In turn these conditions give rise to abnormal behavior patterns, as according to sociologists, murders, crimes, extremism and terrorism are the result of inadequate resources, unemployment, poverty, and of course unfair and unjust economic system. There is no denying that with better management, fertility of soils can be maintained and improved, which could help match requirements of food for quite some time. But there is a limit, as ‘land’ is a critical factor, which cannot be increased once all cultivable land is brought under the plough. In this backdrop, necessity for human numbers to conform to environment cannot be overemphasized. If numbers become too great, obviously there will not be enough food for them. Disposal of wastes will also pose a serious problem in the form of pollution, which could result in epidemics and chronic diseases.
The numbers then would inevitably come to be controlled in nature’s way of removing the excess. The classical economists were somewhat hopeful that slowly and gradually the working classes might become educated to resort to a reasonable degree of moral restraint. In UK, it was once felt important to abolish or modify those provisions of poor-relief system, which weakened whatever moral restraint was forthcoming. Therefore, in 1834 the system was made harsher by withdrawing relief to the poor; but it was considered as inhuman way of persuading the population to limit its numbers. The world population has indeed risen alarmingly, and there is concern about food, energy and other material resources. Science has, indeed, made it possible to increase agricultural yields through the use of fertilizers, pesticides, and by conservation of water resources. But in the face of rising populations, these efforts would prove infructuous.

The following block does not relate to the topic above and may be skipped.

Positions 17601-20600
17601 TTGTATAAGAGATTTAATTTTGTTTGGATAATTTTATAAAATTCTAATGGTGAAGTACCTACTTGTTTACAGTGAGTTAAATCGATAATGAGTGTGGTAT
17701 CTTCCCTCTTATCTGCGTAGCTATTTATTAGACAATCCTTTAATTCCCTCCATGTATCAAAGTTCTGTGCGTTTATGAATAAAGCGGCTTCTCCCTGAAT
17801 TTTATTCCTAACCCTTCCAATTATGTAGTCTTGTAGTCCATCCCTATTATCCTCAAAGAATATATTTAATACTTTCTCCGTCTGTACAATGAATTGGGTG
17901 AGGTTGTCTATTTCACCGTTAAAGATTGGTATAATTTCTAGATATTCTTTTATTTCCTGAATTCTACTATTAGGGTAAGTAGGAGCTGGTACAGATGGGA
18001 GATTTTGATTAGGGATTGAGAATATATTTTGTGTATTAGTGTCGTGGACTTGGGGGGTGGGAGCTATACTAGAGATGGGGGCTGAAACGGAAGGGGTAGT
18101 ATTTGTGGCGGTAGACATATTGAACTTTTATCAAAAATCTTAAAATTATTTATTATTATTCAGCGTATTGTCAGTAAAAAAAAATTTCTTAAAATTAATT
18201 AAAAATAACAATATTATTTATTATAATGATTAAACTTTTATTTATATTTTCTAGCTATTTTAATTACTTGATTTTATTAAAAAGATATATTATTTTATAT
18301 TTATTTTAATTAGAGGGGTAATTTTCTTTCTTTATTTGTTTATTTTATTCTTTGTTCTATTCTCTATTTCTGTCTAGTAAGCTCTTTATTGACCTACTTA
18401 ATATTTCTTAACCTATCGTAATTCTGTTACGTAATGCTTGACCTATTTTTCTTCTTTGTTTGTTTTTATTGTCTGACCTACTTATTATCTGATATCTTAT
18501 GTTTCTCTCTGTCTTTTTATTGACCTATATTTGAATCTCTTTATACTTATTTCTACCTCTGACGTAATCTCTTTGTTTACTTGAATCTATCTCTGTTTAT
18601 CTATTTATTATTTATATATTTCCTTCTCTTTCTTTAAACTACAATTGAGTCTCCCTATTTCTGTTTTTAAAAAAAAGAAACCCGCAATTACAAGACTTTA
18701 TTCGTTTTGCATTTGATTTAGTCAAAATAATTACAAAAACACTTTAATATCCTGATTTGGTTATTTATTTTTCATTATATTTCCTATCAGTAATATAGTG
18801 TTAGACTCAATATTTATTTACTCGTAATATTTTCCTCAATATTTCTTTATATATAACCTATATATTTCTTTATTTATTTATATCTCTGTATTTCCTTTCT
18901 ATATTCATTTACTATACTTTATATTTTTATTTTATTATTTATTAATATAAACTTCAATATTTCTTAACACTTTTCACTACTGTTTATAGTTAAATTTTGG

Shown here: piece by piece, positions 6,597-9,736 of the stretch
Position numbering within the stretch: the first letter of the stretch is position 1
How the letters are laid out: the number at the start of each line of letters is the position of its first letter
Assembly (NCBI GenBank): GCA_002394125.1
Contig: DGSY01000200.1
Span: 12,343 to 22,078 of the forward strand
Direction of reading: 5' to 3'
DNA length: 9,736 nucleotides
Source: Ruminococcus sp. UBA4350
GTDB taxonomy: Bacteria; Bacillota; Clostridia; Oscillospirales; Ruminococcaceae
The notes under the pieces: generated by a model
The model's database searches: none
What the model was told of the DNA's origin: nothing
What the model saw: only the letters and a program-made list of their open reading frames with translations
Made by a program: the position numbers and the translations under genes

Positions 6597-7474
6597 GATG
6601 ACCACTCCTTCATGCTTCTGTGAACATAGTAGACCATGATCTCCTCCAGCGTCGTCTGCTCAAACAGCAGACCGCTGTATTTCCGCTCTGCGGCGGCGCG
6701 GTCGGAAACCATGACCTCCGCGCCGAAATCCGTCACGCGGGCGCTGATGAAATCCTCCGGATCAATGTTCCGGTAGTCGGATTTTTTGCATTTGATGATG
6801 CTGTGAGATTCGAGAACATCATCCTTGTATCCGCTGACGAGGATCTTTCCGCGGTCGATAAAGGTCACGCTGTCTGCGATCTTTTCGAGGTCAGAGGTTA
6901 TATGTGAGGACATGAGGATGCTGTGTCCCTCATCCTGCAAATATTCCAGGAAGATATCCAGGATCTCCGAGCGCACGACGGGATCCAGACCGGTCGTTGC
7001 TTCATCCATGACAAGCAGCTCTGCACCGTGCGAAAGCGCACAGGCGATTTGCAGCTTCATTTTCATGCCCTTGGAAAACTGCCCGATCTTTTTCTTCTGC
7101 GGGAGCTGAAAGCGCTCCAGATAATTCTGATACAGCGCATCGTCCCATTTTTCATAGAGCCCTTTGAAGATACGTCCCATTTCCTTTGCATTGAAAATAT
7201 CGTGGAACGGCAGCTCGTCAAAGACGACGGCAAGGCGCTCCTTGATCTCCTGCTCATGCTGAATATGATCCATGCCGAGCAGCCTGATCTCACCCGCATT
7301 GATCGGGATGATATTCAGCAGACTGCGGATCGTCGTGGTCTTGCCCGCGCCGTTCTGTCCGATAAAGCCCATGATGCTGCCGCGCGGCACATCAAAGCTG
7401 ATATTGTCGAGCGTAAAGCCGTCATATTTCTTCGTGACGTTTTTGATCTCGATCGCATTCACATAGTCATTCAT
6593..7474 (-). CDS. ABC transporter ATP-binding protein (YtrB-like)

There is indeed a positive way of controlling population i.e., to give people the desire and incentives to limit family size by making them prosperous because people living at subsistence level with a short life expectation have no incentive to limit family numbers. If socio-economic justice is not ensured there would be turmoil and violence in the society. And of course, wars for oil, water and other resources could roil the world. It has to be noted that at the present there are a dozen countries having nukes and delivery systems, fear would continue looming large. Apart from resolving disputes among the nations, population growth must be checked in a planned way, otherwise nature would limit in its own way, as there are more than a dozen declared/undeclared nuclear states, and war between then could destroy world.
—The writer is a senior journalist based in Lahore.
Email:mjamil1938@hotmail.com